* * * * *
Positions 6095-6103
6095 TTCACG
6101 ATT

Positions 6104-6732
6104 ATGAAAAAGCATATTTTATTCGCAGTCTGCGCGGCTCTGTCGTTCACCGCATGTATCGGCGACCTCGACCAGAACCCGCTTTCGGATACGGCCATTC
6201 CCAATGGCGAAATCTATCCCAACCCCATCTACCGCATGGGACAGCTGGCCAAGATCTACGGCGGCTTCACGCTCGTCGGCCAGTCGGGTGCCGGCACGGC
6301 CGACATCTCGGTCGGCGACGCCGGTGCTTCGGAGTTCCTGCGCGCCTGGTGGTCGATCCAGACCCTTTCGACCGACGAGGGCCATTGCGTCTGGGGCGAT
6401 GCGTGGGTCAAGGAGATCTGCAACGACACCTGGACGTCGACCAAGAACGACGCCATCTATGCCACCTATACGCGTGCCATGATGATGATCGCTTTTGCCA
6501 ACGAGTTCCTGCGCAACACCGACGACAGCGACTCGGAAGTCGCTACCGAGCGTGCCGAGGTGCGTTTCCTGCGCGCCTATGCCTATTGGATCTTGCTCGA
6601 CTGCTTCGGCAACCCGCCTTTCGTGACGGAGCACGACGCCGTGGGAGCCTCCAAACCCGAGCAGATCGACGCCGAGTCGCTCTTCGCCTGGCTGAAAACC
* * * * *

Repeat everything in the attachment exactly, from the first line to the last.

Positions 6095-6103
6095 TTCACG
6101 ATT

Positions 6104-6732
6104 ATGAAAAAGCATATTTTATTCGCAGTCTGCGCGGCTCTGTCGTTCACCGCATGTATCGGCGACCTCGACCAGAACCCGCTTTCGGATACGGCCATTC
6201 CCAATGGCGAAATCTATCCCAACCCCATCTACCGCATGGGACAGCTGGCCAAGATCTACGGCGGCTTCACGCTCGTCGGCCAGTCGGGTGCCGGCACGGC
6301 CGACATCTCGGTCGGCGACGCCGGTGCTTCGGAGTTCCTGCGCGCCTGGTGGTCGATCCAGACCCTTTCGACCGACGAGGGCCATTGCGTCTGGGGCGAT
6401 GCGTGGGTCAAGGAGATCTGCAACGACACCTGGACGTCGACCAAGAACGACGCCATCTATGCCACCTATACGCGTGCCATGATGATGATCGCTTTTGCCA
6501 ACGAGTTCCTGCGCAACACCGACGACAGCGACTCGGAAGTCGCTACCGAGCGTGCCGAGGTGCGTTTCCTGCGCGCCTATGCCTATTGGATCTTGCTCGA
6601 CTGCTTCGGCAACCCGCCTTTCGTGACGGAGCACGACGCCGTGGGAGCCTCCAAACCCGAGCAGATCGACGCCGAGTCGCTCTTCGCCTGGCTGAAAACC